Bill Knight column for Thurs., Fri., or Sat., Sept. 10, 11 or 12
Prisons are overcrowded, costly and ineffective as a deterrent to drug use. The United States imprisons more of its population than any nation on Earth, mostly due to stiff sentences for drug crimes. About 20 percent of all state inmates and 60 percent of federal prisoners are drug offenders, according to the ACLU, and a staggering 96 percent of all Life without Parole sentences is for nonviolent drug convictions.
Most Americans support marijuana legalization, according to Gallup polling, which also has tracked attitudes about the “war on drugs” in the last 40 years and found the percentage that sees progress has dropped. Already, apart from medical use, marijuana is essentially legal in Alaska, Colorado, Maine, Maryland, Massachusetts, Mississippi, Nevada, North Carolina, Ohio, Oregon, Rhode Island, Vermont and Washington; a misdemeanor in 20 other states.
Politicians from libertarian Republican Rand Paul to centrist Democrat Hillary Clinton have conceded the need for a new approach, and Republican governors ranging from Bobby Jindal and Rick Perry to Mitch Daniels and John Kasich are discussing sentencing reforms generally. U.S. Sen. Dick Durbin (D-Ill.) has sponsored the Smarter Sentencing Act, which would reduce mandatory minimum sentences for low-level drug-related crimes, and conservative Republican Newt Gingrich and progressive commentator Van Jones have teamed up to call for sentencing reform.
The FBI’s most recent crime report estimates that 13 percent of all arrests are drug-related. Of all drug arrests, almost half were for marijuana. In Illinois, 94.9 percent of all arrests in 2013 were for nonviolent offenses: 114,000. Excluding serious charges unrelated to drugs (such as burglary and arson), that’s still 80,000 arrests. Even using the FBI’s 13-percent benchmark, almost 16,000 people arrested in Illinois were for drug offenses.
Launched in the 1970s during the Nixon administration, the “war on drugs” gained steam under President Reagan but accelerated under President Clinton, when “tough on crime” laws took sentencing judgment out of the hands of actual judges. In 1994, Clinton and Congressional Democrats helped pass the Violent Crime Control and Law Enforcement Act, when then-First Lady Clinton sought to bolster the White House’s law-and-order standing by stating, "We need more police, we need more and tougher prison sentences for repeat offenders.”
Meanwhile, there’s a real drug war – with Big Pharma, the pharmaceutical industry that imposes the world’s highest prices for prescriptions – despite taxpayer support funding research and development. Prescription drug prices last year were up 11 percent from 2013, according to the Wall Street Journal, while inflation was less than 1 percent.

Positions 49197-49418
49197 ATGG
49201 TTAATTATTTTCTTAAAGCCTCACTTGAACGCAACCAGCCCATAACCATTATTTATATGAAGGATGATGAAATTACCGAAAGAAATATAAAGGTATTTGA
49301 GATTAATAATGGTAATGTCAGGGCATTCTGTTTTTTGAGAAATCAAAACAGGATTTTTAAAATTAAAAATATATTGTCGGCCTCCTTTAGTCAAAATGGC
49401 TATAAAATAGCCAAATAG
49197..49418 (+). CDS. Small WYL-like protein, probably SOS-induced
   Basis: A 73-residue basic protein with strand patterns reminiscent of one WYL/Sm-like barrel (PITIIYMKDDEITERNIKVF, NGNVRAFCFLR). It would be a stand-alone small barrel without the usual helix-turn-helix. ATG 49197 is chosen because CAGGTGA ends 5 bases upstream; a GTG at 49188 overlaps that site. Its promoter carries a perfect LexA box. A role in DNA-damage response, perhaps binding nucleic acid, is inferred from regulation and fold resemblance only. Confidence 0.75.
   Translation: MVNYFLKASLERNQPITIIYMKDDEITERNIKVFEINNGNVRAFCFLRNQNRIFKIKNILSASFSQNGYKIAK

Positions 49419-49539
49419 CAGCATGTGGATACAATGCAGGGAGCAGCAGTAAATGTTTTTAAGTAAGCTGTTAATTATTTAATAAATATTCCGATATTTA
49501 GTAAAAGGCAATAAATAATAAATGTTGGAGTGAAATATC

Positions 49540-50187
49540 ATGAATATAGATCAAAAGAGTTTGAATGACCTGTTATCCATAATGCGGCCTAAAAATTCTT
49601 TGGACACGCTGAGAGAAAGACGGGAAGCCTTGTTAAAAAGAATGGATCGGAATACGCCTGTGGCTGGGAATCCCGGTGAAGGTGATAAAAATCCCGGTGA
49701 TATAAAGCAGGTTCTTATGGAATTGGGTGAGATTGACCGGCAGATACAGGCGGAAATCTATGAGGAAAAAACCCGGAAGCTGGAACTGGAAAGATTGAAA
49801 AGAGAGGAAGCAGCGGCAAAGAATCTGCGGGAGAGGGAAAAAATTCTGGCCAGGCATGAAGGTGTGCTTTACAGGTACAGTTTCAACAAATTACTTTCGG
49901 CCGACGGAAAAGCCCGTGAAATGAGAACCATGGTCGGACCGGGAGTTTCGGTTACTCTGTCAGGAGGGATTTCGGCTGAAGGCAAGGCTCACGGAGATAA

“Our drug costs are out of control because that’s the way the pharmaceutical companies want it,” said U.S. Sen. Bernie Sanders (I-Vt.). “Other countries have national health insurance … able to negotiate better prices. In this country, however, drug lobbyists have been able to block Medicare from negotiating better prices on behalf of the American people.”
Sanders wants to help make life-saving prescription prices reasonable by repealing the ban on negotiating bulk discounts for seniors; letting Americans buy cheaper drugs on-line from Canada; stripping patent protection from companies fraudulently manufacturing or selling drugs; stopping the practice of companies paying competitors to postpone introducing cheaper generic alternatives; and requiring disclosure of public support for drugs’ research and development while companies invest in packaging and marketing.
As to the failed “war on drugs,” even churches are starting to stand against the campaign, which has led to public health problems, violent drug trafficking, wasted tax money and innumerable lives lost or incarcerated in overcrowded prisons, according to the United Methodist Church’s New England Annual Conference, representing 600 congregations, which this summer voted to support “seeking means other than prohibition to address the problem of substance abuse; and is further resolved to support the mission of the international educational organization Law Enforcement Against Prohibition (LEAP) to reduce the multitude of unintended harmful consequences resulting from fighting the war on drugs and to lessen the incidence of death, disease, crime and addiction by ending drug prohibition.”
LEAP director Neill Franklin added, “Jesus concerned himself with the plight of the poor and marginalized in his society. In our society, the story of the poor and marginalized is one of mass incarceration, racial injustice, and the breakdown of families caused by the War on Drugs.”
The Methodists’ action follows similar calls last year by Christian clergy in Nashville, Tenn., and Gary, Ind.
Yes, it’s time for a ceasefire in one “war” and true engagement concerning unaffordable prescription drugs that aren’t just expensive, but exploitative.
[PICTURED: Graphic from freedomsphoenix.com.]